neither here nor there
It sounds like you’ve been listening to some old-school thrash lately. I hear some solid palm muting going on. It’s a technique most people (even professionals who should know better) find a way to fuck up.
Are you practicing with a metronome by chance?
mostly jamming to cd’s and playing along to backingtracks that can be found here:
the whole clickity click metronome thing was always annoying but I know the greats like Petrucci swear by it…
How do you think Petrucci got great? A lot of the techniques he uses need to be practiced slowly, and then building up the speed at a gradual pace.
One advantage I found to practicing with a metronome is that it developed and inner tempo- for lack of a better description for it.
you’ll love this
Yup. He’s got the right of it. Knowing scales != knowing timing.
It’s little details like this that kill it for most guitarists. They never get outside of the 2’s so get stuck inside the box. Imagine those techniques played at a significantly faster tempo. Serious shreddage. Now mix the 5th phrasing in with some 8th note phrasing… it will stand out, even though the average listener won’t understand why…. it’ll be new to them, so it’ll be cool. It’s not even something I would restrict to soloing. Making those little timing jumps in simple up-and-down strumming will change the feel of a section.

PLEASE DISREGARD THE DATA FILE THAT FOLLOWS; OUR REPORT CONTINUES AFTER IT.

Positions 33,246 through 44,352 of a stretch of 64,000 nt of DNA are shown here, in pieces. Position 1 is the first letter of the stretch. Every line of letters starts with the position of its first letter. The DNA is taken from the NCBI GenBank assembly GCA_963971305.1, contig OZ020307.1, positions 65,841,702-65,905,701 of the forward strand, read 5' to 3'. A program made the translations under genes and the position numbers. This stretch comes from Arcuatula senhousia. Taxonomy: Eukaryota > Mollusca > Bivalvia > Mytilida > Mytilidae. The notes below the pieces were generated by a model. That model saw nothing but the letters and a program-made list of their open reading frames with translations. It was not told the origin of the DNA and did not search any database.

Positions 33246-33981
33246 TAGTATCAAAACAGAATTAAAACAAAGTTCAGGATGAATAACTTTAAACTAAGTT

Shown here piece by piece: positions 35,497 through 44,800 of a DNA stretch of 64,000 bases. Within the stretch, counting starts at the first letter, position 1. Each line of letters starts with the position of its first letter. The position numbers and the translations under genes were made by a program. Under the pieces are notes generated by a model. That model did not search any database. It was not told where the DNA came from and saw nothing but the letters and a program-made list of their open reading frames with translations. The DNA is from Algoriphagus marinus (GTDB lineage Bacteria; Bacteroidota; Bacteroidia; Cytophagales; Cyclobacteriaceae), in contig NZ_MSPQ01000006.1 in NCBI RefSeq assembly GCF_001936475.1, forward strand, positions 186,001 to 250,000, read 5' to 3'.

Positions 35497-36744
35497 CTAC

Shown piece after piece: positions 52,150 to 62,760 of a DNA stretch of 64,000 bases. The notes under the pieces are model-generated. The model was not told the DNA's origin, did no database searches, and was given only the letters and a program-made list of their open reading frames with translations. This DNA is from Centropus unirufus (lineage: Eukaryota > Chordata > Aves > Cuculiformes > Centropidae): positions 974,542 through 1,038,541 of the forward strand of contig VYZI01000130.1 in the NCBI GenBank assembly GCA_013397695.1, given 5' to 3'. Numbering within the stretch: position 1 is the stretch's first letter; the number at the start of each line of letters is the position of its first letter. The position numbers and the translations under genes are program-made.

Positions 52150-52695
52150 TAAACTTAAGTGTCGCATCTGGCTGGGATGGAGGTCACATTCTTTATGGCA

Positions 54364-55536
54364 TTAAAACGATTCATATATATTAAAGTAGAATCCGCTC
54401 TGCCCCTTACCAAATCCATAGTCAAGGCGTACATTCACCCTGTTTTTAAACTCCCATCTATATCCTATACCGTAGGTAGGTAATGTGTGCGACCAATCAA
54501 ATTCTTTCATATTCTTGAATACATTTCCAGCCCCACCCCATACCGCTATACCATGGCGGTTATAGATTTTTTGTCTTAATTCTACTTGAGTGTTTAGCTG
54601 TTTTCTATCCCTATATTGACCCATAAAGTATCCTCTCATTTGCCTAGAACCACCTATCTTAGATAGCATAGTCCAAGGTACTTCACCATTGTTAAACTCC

I know Marty Friedman would do that sort of stuff… and another Friedmanism I’m trying to get in my playing-slowly bend into a note…
as in pre-bending? It’s cool, but takes a lot of practice to do right, on demand.
Friedman came up with lot of good practice techniques, not the least of which was 12-tone scaling. It’s basically an exercise where you find a way to randomly determine a (non-pattern of notes using the 12 notes in an octave, then playing them. Caveat: it’s harder than it sounds, especially if you’ve spent a few years practicing rote scale patterns. I came up with a “flash card” system where I basically drew 12 cards. First note is the root, then I play the random sequence of notes within that octave. Mostly it forces you to learn where all the tones are on the fretboard and learning all the steps.
until you finish the octave. Also helps develop string skipping technique.
^intervals **instead of steps
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